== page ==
Farmers in India are rallying on tractors and blockading railways as they demand a stop to agricultural reforms. Prime Minister Narendra Modi is in the eye of a storm of discontent over his controversial agricultural reforms.
The Indian Government's new farming laws are throwing Indian politics into disarray, and the months of protests have succeeded in attracting high-profile celebrity support. Rihanna expressed solidarity for the farmers - angering the Indian government with her message calling attention to their plight. T
he star, who is popular with Indian audiences, tweeted about the protests to her more than 100million followers, writing: “Why aren’t we talking about this?!” Modi's regime appeared burned by the endorsement of its critics from figures including young climate campaigner Greta Thunberg, and US Vice President Kamala Harris' niece, the lawyer and activist Meena Harris.
His government condemned "sensationalist social media hashtags and comments, especially when resorted to by celebrities and others”. In spite of the attempt to discredit advocacy from the West, the celebs have managed to draw wider attention to an economic problem that threatens to weaken India's populist leader's grip on power.
But what is it all about? Here's what you need to know about the Indian farmers' protests that have inspired sympathy demonstrations in the UK and around the world.
Where are protests taking place?
Tens of thousands of farmers, largely from India's north, have blocked roads leading into New Delhi for more than two months. They have set up camp, sheltering in tractors from the cold and blockading railways, as volunteers from surrounding villages ferry food and supplies to support their cause.
Their protest has caught attention thousands of miles away, recently even inspiring a sympathy protest in Birmingham. The cause is being taken up in particular by concerned Sikh communities around the world -including among the estimated 700,000 Brits with Punjabi heritage - many of whom maintain strong ties with India.
Many British-Indians who have a strong interest in the country's political affairs, are worried about friends and family in the country. Labour Slough MP Tanmanjeet Singh Dhesi has led calls from MPs for Foreign Secretary Dominic Raab, to take an interest.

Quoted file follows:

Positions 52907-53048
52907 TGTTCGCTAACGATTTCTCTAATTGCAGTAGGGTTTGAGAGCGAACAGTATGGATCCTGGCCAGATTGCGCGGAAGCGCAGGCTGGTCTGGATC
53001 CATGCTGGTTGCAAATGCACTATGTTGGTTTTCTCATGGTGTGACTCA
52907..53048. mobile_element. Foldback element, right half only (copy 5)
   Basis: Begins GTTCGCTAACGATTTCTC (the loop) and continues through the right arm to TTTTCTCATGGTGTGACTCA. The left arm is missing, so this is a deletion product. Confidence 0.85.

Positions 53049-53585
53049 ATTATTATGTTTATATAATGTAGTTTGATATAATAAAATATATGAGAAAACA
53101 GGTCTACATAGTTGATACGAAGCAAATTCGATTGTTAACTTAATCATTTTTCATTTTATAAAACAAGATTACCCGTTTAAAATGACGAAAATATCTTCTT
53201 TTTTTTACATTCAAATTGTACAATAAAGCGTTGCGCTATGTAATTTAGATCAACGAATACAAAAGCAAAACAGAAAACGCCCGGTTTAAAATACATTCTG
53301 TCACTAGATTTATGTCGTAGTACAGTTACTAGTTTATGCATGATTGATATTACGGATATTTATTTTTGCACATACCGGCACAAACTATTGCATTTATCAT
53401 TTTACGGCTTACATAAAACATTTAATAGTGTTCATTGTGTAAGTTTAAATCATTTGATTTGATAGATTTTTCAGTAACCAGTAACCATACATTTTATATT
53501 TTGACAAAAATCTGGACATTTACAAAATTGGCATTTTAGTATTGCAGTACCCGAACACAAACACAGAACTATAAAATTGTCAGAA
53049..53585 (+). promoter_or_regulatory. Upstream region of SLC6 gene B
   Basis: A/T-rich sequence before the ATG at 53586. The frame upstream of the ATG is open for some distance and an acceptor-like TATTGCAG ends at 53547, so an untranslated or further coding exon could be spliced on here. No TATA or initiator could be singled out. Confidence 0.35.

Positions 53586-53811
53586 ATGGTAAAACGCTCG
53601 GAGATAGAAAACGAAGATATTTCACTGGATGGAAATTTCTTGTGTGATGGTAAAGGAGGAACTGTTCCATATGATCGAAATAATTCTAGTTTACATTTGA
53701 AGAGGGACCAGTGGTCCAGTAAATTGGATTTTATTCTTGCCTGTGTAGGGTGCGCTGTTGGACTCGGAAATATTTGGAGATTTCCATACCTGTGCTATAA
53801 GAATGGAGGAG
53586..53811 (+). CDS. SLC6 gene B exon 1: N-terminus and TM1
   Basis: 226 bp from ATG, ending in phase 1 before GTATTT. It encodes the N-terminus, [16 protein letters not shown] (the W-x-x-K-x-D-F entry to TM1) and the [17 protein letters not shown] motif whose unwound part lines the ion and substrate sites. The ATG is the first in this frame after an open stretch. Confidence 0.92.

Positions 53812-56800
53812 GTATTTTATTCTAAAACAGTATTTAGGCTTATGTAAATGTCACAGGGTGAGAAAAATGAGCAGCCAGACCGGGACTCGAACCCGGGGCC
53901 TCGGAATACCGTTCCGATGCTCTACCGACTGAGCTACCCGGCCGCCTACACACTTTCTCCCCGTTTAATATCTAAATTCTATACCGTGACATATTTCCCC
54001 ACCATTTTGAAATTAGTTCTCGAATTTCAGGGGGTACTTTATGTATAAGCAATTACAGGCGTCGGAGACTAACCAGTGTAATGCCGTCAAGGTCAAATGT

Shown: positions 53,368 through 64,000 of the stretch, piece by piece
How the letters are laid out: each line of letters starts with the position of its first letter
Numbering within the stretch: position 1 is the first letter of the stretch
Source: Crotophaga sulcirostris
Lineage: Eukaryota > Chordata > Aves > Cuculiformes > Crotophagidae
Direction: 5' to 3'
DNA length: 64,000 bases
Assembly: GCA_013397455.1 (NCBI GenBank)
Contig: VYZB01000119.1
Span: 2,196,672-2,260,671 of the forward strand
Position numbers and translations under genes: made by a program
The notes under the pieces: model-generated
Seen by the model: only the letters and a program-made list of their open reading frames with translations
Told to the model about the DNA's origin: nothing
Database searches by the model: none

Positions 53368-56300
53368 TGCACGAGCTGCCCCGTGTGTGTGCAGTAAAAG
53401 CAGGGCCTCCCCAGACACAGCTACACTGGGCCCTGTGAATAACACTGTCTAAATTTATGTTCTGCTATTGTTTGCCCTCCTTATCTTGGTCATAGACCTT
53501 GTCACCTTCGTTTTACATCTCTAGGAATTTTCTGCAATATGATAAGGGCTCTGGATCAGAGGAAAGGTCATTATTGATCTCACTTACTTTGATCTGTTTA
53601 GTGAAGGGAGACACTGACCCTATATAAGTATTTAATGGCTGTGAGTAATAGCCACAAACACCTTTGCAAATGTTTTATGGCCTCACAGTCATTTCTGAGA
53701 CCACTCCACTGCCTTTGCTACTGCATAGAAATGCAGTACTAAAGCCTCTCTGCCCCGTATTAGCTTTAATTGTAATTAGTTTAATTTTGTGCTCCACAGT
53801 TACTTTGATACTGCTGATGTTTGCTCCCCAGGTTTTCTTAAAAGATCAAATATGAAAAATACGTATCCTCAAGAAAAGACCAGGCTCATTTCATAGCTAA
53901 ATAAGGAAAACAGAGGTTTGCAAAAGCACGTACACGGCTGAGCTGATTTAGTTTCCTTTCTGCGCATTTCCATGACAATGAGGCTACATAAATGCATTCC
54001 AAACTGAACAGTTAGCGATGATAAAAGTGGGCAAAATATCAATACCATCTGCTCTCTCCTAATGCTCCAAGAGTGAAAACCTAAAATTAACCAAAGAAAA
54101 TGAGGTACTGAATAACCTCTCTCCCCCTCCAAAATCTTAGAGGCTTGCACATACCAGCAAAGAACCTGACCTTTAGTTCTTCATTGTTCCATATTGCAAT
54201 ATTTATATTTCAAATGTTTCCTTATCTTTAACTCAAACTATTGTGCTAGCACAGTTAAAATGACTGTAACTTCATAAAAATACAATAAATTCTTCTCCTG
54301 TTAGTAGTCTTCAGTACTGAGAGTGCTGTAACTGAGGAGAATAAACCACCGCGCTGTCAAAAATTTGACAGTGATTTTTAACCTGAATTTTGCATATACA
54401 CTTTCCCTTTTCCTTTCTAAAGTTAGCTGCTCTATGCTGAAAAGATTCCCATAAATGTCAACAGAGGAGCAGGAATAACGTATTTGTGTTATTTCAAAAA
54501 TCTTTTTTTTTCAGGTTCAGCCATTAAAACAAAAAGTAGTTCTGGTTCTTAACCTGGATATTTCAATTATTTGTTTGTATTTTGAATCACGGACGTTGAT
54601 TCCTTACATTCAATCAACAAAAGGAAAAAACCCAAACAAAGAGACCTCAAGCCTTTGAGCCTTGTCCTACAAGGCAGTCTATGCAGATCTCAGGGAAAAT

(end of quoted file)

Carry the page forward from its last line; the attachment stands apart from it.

They sent a letter urging him to raise concerns about the farmers' plight with India's High Commission in the UK. A cross-party letter from MPS highlighted debt-ridden farmers' tragic suicides, and saying the tragedy was affecting the vast majority of Sikhs in the UK who have ties to agricultural land in India. Supporters abroad are worried farmers in India will be left at the mercy of powerful multinationals by Modi's reforms, and risk being plunged into further poverty.
The Sikh Council UK in recent weeks backed the protesting farmers, repeating allegations Modi's government had cut the internet, water and electricity to protest sites, fostered paramilitary activity, and arrested journalists. The council warned the world's eyes were on potential human rights violations in India. "We urge the Government of India to consider the human impact of the agrarian crisis and act compassionately towards the protesters, many of whom are elderly," leaders said.
Why are the farmers protesting?
Full agreement on any topic in a country with a population of 1.3billion is tough - if not impossible - to achieve. But there is one thread of consensus in this complex saga. Observers agree that too many farmers are struggling to make a living, and many Indians support the need to overhaul the country's vast agricultural economy.
But views on exactly how that economic engine should be run is where the viewpoints depart. Modi's agricultural reforms have angered farmers who believe privatisation will leave them vulnerable to corporate greed.
The protest movement is centred on New Delhi and is being led by Sikh farmers from Punjab, in India’s north, the country's bread-basket region,where rice and wheat is produced. The leader brought in new farming laws last summer designed to shift agricultural markets from state control to the private sphere.
That means rather than selling to the government markets, farmers can ply their trade directly with private buyers.
Why are the farmers angry?
Modi's broad argument is that a shift to private enterprise will make the agricultural sector more competitive. He is telling farmers that cutting out the 'middle man' will stop others from creaming off their profits.
The government says this will make agricultural markets for trade in grains more efficient and attract more investment. But this is not how the reforms are being viewed by many farmers. Used to selling in government-controlled markets, grain growers worry that the changes will leave them vulnerable to exploitation by powerful corporations they fear could ruin their livelihoods.
The protesters claim that allowing big retailers to buy directly from growers will mean the end of long-standing guaranteed prices for their crops they got from the state. They fear the reforms will strip back government regulation of prices and leave them vulnerable to the whims of big business.